Cork functions as one of the foremost floor coverings on today’s market. It’s appeal lines in its attractive countenance while carrying a rating worthy of champions, and is equitably priced. Also as a result of its unique cellular structure, it is warm and comfortable to walk on too. Add to those outstanding qualities the fact that cork is also ecologically friendly and you’ve got a product that can set the par in its field.
Take a moment to understand why this flooring is unique unto itself and consider what its nature-given properties can bring to you and your home life. Cork works on several levels, fending and defending itself in nature translates to an interesting material that has managed to do what few others of its ilk can. Sound inhibition, thermal insulation, fire retardant, water, mold and mildew resistant are just a few of its qualities, but as the actual floor here’s but a bit of what it brings.
DENSITY – Product density is determined by the size of the cork granules used. Larger granules have fewer voids to be filled by binding agents and therefore produce a higher density cork. Large cork granules, with high density, are used as the top layer of all Natural Cork floating floors and parquet tiles to ensure the durability of the floor. Lower density cork is only used on the bottom layer of the floating floor plank for added thermal, acoustical, and mold resistance properties.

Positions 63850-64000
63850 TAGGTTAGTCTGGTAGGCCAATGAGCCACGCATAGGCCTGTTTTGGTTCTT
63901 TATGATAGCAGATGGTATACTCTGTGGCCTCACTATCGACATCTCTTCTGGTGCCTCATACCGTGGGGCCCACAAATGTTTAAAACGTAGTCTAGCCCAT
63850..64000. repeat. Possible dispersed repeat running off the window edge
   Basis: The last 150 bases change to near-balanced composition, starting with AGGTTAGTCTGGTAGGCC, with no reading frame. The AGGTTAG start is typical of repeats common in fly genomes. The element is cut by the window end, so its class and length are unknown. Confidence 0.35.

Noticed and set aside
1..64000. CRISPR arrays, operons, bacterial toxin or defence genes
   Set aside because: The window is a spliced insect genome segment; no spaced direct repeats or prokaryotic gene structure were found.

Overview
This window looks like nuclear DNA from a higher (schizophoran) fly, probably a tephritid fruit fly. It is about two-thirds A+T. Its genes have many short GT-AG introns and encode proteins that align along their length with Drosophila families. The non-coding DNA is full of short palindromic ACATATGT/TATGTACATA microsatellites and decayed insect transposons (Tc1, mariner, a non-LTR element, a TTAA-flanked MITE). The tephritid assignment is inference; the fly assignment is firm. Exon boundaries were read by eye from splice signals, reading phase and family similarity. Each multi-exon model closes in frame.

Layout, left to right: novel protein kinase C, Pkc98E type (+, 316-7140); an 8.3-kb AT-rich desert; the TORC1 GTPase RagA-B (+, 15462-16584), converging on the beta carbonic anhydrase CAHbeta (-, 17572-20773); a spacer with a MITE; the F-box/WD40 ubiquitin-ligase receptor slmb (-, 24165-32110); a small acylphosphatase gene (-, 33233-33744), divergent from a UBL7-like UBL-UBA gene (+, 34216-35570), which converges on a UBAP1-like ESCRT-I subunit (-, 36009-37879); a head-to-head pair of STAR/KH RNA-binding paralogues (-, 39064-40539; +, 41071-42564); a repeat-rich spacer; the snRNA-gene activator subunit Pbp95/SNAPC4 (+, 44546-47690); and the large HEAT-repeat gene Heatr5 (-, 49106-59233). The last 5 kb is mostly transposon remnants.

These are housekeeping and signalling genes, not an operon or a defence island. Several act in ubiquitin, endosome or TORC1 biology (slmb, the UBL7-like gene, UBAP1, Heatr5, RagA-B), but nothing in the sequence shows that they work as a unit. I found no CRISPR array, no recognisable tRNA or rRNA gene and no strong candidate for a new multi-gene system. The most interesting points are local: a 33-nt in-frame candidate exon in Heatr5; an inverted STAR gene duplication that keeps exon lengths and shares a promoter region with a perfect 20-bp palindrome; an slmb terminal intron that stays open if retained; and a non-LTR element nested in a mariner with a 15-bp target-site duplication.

FINISH – Cork flooring can be purchased unfinished, however it should be finished upon installation to guard against wear and tear. By insuring protection for the investment made, you’ll receive a longer product life. Though paste wax is still available, the most common finish today is polyurethane. This not only protects against scratches but also against liquid invasion.
THICKNESS – The thickness of a cork wear layer has less to do with durability than with density, as each mm of thickness corresponds with improved insulation both acoustic and thermal. A good standard thickness is 6mm for glue down tiles, while a 3 mm top layer and 2-3 mm bottom layer is good for floating floors with an HDF core. Cork tiles can range up to 12mm for optimal results.
Most cork decorative patterns are made of thin veneer laminated to a cork base. Failure to maintain the finish can effect irreparable damage to this pattern layer. The longevity of the finish can be directly related to traffic intensity and quality of floor care. When a cork floor starts to show a traffic pattern and signs of wear, it is time to renew the finish.
A new coat or two of polyurethane will shine up the floor and prolong its lifespan. The entire floor will need to be gently abraded and thoroughly cleaned before applying one or two coats of high quality water based polyurethane. The finish will then need to set for approximately 48 hours before replacing furniture or receiving heavy traffic. Under normal use in a residential setting, a polyurethane finish should last between 3-7 years between refinishing.
Consider cork flooring for your home today.